Sunday, August 24, 2014
Happiness Is Not For Everyone
Lincoln understood this. Shenck's great book, "Lincoln's Melancholy", showed Lincoln's incredible insight into depression and showed the strategies that he used to fight it off. In a feel good society like ours it is heretical to consider any coping strategy that does not include full recovery of the ability to be happy.
That is a shame. That sets the bar too high for many people.
Too many people with serious depression put themselves in shackles by ruling out some recovery mechanisms without out giving them a chance to work. It is pitiful to hear young people who should know better refuse to consider medication because they .....(fill in what ever meaningless excuse you would like here e.g. "don't like pills." or "knew someone who tried that and it did not work." The list is endless). It is particularly disheartening to realize that so many people equate anti depression medication with prescription pain pills and refuse to take them because they fear addiction.
No, every advantage that modern medicine gives in the fight against depression should be fully utilized. But at the same time their limitations must be recognized.
Unfortunately, not everyone can be happy. Many people have to simply shoot for zero--those wonderful days when the pain merely equals the pleasure, instead of dwarfing it. Those rare days of respite should be savored. They are worth working for--whether that work means hard exercise in the sunlight, remembering to take medication, or finding the time to distract the mind with music, or any other creative endeavor.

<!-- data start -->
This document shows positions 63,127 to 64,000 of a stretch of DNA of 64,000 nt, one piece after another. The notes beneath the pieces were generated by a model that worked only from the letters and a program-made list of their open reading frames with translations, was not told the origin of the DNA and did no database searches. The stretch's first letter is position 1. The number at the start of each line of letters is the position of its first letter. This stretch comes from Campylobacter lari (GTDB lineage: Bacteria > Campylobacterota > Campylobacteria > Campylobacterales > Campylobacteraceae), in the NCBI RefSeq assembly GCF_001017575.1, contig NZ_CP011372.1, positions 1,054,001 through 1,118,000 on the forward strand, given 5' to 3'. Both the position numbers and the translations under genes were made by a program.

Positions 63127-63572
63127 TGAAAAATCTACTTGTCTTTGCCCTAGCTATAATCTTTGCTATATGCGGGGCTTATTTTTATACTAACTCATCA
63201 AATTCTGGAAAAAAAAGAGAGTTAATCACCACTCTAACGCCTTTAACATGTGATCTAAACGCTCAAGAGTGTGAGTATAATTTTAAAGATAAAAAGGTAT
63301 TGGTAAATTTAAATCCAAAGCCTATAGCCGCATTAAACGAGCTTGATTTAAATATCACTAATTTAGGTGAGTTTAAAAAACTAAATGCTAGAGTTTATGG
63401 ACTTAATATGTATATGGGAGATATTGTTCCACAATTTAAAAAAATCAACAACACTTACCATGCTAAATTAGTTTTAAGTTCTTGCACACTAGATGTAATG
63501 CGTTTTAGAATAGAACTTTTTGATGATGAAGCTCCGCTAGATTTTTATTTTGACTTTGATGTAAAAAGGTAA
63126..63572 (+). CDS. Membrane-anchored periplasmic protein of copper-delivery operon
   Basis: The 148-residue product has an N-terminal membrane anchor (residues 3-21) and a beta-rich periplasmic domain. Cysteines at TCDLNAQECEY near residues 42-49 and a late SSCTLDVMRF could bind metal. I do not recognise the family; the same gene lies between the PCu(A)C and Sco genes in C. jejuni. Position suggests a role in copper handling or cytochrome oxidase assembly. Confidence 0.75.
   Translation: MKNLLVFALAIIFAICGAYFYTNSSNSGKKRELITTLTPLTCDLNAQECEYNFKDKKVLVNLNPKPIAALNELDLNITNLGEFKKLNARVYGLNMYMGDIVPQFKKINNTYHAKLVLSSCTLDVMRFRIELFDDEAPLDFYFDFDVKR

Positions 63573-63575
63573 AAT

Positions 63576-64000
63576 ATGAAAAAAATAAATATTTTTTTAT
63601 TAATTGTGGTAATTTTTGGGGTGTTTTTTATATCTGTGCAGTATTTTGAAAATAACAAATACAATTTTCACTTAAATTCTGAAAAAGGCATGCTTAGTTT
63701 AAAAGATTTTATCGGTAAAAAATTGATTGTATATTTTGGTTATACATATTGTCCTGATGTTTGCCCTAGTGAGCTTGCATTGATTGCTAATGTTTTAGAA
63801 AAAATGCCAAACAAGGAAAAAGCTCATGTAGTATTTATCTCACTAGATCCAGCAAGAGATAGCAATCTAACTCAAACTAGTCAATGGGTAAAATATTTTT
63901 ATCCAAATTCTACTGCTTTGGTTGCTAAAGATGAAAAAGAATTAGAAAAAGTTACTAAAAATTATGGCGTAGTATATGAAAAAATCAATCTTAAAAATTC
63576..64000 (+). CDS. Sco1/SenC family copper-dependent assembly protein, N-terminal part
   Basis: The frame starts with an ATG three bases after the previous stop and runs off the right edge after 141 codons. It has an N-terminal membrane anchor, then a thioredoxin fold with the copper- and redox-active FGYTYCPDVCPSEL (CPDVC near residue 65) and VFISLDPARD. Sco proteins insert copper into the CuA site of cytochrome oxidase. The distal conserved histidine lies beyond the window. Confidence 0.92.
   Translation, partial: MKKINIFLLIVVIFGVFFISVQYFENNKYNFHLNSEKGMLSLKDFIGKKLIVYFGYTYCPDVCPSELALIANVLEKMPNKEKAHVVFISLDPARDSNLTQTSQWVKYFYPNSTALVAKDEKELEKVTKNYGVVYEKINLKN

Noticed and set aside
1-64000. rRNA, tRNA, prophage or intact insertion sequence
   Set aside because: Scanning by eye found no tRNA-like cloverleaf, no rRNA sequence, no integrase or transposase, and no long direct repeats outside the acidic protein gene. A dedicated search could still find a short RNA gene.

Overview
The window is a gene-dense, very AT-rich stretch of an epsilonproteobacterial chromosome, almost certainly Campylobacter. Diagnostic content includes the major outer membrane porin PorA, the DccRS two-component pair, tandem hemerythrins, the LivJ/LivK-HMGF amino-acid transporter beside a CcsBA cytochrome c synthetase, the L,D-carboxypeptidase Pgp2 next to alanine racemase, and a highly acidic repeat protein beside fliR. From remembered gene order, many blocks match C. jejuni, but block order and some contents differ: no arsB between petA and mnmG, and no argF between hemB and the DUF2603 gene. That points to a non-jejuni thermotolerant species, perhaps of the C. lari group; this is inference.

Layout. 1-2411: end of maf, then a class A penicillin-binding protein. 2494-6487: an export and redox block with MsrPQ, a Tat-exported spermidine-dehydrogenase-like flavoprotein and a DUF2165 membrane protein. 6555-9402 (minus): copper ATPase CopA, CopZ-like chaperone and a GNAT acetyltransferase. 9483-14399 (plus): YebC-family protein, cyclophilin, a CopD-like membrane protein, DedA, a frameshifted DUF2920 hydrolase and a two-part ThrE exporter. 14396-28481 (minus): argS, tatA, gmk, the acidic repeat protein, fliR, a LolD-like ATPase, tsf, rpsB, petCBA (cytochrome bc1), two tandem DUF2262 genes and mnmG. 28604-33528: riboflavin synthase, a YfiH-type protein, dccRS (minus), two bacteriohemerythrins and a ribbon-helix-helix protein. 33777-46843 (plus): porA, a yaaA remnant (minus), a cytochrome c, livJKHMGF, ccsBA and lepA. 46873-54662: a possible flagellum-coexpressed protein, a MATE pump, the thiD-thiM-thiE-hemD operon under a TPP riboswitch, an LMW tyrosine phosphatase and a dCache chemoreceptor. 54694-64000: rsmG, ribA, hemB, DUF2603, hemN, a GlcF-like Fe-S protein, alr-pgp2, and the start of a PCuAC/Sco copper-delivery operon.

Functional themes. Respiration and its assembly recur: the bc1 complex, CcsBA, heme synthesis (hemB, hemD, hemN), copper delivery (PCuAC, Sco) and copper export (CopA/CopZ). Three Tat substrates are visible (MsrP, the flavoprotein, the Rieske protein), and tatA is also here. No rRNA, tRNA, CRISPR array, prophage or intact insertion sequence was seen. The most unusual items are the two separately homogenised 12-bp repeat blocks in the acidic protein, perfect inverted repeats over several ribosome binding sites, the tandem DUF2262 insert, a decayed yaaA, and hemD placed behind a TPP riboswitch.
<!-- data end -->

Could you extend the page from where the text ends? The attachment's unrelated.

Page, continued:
For such people shooting for zero is not surrender. It is victory. The greatest virtue is kindness, but courage and resilience run close seconds. Shooting for zero takes courage, but most of all it takes resilience--getting up every morning and doing what must be done regardless of the day's particular horrors to come.
But is such a life worth having? Yes, if one replaces the search for happiness with the search for meaning. A life with meaning, a life of service to others is not subjectivly better than a life of happiness, but it certainly is objectively better.
Happiness is not for everyone, but satisfaction can be. A life with meaning will lead to satisfaction.
And satisfaction can lead to peace. And peace is good enough.
We do not misuse any phrase in the English language more than the phrase "good enough." In its normal usage is actually means that the subject is not "good enough", e.g. " Well I guess that will be a good enough job for now."
No, when something is "good enough" it is both good and it is enough.
And peace is good.
And peace is enough.
Posted by Steve Edwards